UCAES Undersea Compressed Air Energy Storage
Brayton Energy received SBIR Phase-1 and Phase-2 awards, to advance the development of compressed energy storage, using an innovative undersea air storage system.
Period of performance DOE (2010-2015) and US Navy (2015-2016). The project was performed in cooperation with the Hawaiian Electric Company (HECO) and First Wind. There was numerous contributions from specialists in the areas of ocean engineering, marine construction, and deployment, as well as coastal permitting that participated in the program as sub-contractors to Brayton.
A detailed report has been delivered to the DOE and HECO, focusing on the description of a 60 MWe energy storage system which is compliant with Hawaiian Electric Company. Energy Storage RFP. April 29, 2014.
- Efficient Power Generation / dispatchable power plant:
- Fuel-to-electric efficiency over 41%; substantially better that the average existing Hawaiian peak power generation assets.
- Operable with a range of liquid or gaseous fuels and will meet the most stringent California (CARB) emission standards.
- Peaking power with very fast response
- Power ramp-up equivalent to 215% of continuous load rating within 1 second (e.g. 5.7 MWe to 12.3 MWe); accomplished by simply turning off the electric compressor(s).
- Rapid energy absorption rates as a ‘battery’
- The electric compressors may be sequenced on to absorb power within seconds.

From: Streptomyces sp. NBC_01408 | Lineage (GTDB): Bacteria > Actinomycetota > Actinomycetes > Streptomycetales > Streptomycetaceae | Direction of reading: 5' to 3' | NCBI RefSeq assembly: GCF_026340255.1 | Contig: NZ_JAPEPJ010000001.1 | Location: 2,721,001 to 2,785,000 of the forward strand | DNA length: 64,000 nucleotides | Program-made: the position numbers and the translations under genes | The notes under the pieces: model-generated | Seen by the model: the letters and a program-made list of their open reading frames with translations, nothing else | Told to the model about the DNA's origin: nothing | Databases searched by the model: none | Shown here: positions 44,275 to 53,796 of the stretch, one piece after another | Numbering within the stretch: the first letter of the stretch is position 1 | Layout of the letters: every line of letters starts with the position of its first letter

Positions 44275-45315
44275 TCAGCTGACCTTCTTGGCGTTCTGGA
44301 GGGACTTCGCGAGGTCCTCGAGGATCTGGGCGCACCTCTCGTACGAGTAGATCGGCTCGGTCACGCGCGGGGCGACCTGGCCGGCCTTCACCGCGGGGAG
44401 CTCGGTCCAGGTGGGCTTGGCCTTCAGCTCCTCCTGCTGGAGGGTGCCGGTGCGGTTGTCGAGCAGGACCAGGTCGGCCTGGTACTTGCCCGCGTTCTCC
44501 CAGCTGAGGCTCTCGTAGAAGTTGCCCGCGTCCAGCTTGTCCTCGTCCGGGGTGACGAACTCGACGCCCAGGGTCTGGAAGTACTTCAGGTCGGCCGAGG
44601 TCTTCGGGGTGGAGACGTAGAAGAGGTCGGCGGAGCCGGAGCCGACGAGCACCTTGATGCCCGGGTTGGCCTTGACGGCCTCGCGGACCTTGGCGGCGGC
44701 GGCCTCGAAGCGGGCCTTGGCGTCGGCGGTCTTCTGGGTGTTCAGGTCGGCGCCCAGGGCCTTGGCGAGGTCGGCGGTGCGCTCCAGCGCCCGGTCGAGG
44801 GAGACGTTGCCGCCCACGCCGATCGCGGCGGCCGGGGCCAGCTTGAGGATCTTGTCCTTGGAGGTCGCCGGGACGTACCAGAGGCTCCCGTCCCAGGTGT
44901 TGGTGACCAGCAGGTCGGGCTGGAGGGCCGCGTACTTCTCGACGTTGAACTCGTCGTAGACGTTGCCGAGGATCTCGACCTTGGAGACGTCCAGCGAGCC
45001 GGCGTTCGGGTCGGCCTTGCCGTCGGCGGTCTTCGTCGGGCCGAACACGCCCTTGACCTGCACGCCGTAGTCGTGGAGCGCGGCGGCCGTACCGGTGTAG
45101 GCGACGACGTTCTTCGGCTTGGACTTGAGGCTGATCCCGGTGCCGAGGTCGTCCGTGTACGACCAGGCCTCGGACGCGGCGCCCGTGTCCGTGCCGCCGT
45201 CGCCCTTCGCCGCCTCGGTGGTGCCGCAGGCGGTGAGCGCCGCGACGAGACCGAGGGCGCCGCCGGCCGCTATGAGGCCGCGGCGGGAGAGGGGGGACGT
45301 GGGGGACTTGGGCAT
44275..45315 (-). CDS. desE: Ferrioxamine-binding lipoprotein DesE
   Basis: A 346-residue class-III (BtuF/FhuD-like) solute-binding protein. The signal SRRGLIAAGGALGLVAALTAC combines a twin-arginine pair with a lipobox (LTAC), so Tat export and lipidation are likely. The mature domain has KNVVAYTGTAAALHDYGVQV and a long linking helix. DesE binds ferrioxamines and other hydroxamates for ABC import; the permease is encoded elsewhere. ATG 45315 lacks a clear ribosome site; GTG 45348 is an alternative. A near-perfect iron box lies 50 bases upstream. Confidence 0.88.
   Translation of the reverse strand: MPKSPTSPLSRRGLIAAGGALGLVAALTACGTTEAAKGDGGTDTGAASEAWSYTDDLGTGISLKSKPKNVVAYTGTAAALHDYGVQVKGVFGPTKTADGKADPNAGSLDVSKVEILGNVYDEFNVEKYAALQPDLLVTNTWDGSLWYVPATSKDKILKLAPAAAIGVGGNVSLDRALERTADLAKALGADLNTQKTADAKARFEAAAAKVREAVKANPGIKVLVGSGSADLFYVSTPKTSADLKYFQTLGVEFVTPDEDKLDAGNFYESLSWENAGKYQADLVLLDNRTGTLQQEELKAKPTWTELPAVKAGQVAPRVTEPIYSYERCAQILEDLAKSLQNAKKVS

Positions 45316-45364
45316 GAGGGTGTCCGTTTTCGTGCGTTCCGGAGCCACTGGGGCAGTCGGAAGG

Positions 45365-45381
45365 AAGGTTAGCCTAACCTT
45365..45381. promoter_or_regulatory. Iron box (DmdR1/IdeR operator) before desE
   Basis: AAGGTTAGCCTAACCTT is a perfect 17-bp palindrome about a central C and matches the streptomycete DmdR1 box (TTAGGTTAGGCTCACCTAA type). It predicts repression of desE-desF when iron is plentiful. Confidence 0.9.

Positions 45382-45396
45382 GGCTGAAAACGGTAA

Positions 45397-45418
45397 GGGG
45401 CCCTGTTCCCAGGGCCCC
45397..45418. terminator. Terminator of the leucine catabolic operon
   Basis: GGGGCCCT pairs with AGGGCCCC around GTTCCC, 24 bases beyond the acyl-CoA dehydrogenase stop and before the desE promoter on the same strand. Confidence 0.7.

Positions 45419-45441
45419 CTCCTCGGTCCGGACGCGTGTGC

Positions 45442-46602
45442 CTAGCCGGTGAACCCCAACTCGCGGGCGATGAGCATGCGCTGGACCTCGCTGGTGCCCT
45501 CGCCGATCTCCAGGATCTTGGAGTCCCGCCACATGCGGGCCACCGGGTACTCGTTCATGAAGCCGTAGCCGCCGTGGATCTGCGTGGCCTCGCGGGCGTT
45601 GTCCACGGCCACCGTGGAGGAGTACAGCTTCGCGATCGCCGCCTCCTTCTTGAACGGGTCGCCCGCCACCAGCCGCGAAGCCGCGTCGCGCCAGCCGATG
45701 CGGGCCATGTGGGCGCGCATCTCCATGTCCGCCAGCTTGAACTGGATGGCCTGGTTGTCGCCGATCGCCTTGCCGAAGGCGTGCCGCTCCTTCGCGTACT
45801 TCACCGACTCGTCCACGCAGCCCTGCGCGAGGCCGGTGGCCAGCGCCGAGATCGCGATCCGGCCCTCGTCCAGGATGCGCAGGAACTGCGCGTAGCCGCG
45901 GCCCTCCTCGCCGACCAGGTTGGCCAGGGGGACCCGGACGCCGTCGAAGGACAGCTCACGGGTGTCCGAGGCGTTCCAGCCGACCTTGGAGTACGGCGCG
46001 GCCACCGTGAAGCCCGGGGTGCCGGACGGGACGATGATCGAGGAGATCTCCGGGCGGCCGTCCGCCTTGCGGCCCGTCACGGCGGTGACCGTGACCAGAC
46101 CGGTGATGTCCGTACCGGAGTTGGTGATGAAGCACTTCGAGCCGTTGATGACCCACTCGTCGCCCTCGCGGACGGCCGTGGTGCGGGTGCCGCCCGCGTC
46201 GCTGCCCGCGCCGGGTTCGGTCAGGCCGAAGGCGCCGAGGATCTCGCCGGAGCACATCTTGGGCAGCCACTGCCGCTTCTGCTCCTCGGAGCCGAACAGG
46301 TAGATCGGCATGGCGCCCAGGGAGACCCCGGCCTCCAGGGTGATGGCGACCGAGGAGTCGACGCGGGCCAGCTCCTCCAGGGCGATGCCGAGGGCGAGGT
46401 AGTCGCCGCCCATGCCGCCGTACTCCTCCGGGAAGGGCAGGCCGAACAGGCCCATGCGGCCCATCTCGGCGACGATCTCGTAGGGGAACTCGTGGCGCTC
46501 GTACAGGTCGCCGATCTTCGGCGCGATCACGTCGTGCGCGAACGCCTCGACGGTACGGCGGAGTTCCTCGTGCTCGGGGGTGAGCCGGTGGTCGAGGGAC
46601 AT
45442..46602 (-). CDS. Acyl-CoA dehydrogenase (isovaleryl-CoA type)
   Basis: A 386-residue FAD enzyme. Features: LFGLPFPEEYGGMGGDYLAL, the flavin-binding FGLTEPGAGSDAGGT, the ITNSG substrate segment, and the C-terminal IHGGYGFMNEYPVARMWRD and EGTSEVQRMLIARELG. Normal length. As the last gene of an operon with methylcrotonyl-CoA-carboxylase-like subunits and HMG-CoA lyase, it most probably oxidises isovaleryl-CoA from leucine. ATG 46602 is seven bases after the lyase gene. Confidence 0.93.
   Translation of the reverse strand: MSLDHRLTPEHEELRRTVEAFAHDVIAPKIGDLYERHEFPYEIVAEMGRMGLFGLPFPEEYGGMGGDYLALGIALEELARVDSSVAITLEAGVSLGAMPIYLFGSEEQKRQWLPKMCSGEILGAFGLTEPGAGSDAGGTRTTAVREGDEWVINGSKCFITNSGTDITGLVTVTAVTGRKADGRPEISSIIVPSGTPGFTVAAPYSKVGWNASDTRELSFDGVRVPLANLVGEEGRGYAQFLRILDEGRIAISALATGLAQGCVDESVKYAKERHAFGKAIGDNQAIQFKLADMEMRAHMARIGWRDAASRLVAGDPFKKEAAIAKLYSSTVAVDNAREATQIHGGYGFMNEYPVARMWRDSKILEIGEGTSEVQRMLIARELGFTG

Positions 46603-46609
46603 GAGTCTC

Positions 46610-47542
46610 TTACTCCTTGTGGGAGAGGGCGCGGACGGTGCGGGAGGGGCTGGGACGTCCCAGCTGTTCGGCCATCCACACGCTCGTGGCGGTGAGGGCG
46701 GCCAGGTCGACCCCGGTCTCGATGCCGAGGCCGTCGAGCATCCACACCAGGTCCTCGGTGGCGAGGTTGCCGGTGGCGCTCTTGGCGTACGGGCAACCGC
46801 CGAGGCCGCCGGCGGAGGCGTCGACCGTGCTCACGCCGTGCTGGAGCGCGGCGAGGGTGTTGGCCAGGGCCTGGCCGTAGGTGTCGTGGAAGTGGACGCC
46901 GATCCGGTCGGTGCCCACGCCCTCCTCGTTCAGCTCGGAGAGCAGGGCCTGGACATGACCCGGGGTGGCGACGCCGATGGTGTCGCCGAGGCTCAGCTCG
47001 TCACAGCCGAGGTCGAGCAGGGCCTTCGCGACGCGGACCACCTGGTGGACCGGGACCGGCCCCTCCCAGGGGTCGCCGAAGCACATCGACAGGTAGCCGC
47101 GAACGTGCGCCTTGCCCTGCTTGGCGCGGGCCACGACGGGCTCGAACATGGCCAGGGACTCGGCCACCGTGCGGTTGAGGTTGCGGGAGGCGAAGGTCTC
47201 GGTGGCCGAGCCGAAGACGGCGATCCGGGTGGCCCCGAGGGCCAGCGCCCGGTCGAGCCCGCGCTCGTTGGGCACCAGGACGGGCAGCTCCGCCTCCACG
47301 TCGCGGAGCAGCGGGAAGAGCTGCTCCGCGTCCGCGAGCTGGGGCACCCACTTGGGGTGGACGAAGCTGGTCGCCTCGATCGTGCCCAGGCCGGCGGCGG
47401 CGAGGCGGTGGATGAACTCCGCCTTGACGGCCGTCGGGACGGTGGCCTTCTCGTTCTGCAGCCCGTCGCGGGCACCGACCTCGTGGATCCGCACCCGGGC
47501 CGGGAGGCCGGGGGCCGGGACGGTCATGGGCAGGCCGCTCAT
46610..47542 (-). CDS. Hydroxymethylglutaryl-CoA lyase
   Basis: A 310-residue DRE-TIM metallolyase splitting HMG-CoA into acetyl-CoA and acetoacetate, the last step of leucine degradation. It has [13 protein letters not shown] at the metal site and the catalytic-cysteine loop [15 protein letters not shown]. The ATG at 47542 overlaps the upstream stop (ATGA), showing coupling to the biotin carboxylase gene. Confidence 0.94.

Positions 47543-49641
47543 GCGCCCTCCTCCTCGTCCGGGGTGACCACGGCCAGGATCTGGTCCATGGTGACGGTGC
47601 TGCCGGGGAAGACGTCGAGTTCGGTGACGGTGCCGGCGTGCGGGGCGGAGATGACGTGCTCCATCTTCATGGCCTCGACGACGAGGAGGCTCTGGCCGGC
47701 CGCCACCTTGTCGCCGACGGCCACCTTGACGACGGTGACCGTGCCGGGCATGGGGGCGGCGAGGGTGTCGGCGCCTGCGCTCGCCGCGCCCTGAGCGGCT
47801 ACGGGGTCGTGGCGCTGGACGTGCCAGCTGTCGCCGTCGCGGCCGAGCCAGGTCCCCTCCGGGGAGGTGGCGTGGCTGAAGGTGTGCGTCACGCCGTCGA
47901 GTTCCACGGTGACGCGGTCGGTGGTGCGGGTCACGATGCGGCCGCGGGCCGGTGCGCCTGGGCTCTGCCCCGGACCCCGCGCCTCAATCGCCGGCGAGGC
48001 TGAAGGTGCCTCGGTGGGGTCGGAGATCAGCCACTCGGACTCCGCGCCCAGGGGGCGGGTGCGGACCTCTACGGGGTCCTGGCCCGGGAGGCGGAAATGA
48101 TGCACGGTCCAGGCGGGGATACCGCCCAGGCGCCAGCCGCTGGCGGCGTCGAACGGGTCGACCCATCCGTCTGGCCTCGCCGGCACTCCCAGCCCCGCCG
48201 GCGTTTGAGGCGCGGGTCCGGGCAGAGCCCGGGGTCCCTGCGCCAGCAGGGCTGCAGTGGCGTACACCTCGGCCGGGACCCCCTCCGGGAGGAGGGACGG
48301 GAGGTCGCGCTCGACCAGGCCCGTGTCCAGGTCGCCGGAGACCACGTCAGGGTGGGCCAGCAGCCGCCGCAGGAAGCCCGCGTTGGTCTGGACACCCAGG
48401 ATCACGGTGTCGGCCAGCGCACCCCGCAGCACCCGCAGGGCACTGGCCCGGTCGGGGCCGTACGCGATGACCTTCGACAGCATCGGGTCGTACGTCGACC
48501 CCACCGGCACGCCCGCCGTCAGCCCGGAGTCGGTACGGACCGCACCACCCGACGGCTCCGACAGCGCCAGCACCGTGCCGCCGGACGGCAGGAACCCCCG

- Continuous power generation rating can drop by 215% in seconds (e.g. 5.7 MWe net generation to 6.6 MWe consumption); accomplished by shutting of expander unit(s).
- Superior round-trip efficiency and durability as an energy storage module
- ‘Round-trip efficiency’, as calculated by industry standard methods, is in the 90% range.
- The PCS equipment has a mean-time between overhauls of 80,000 hours, with maintenance costs of less than $0.005/kW-hr of electricity delivered.
- The underwater ACS structures and piping employ materials and designs specified to achieve a 75 year life.
Undersea Air Storage Vessel
- Proven monolithic concrete dome construction
- Dome Technology, LLC providing project planning assistance
- Engineering System Solutions (ES2) is providing design consultation
- Negatively buoyant, eliminating the need for anchors
- Majority of ballast from low cost earth-fill
- Rigid concrete skeleton in pure compression
- Static structure designed to receive artificial reef classification
- Thick earth-fill outer layer for external protection, and low cost
Air Transport Pipe
- Proven fused HDPE construction and deployment strategy
- Makai Ocean Engineering provided project plan and cost estimate.
- Hawaiian Tug and Barge provided validation of equipment cost and availability.
- Similar to existing pipes at NELHA but shorter and smaller diameter
- Pipe is staged at appropriate on-shore construction site
- Sections are fused as the pipe is pulled into the water
- Concrete weights are added to each segment after fusion
- Central air pipe, two ballast pipes, and optional slurry pipe
- All pipes are initially filled with air and positively buoyant
- Completed unit is capped and floated to the deployment site
Case Study – 100 MW-hr Plant on O’ahu
The ‘normalize cost of storage’ is based on the capital cost to upgrade a standard industrial gas turbine to accommodate energy storage and includes the underwater air containment system (ACS).
Proposed CAES Cycle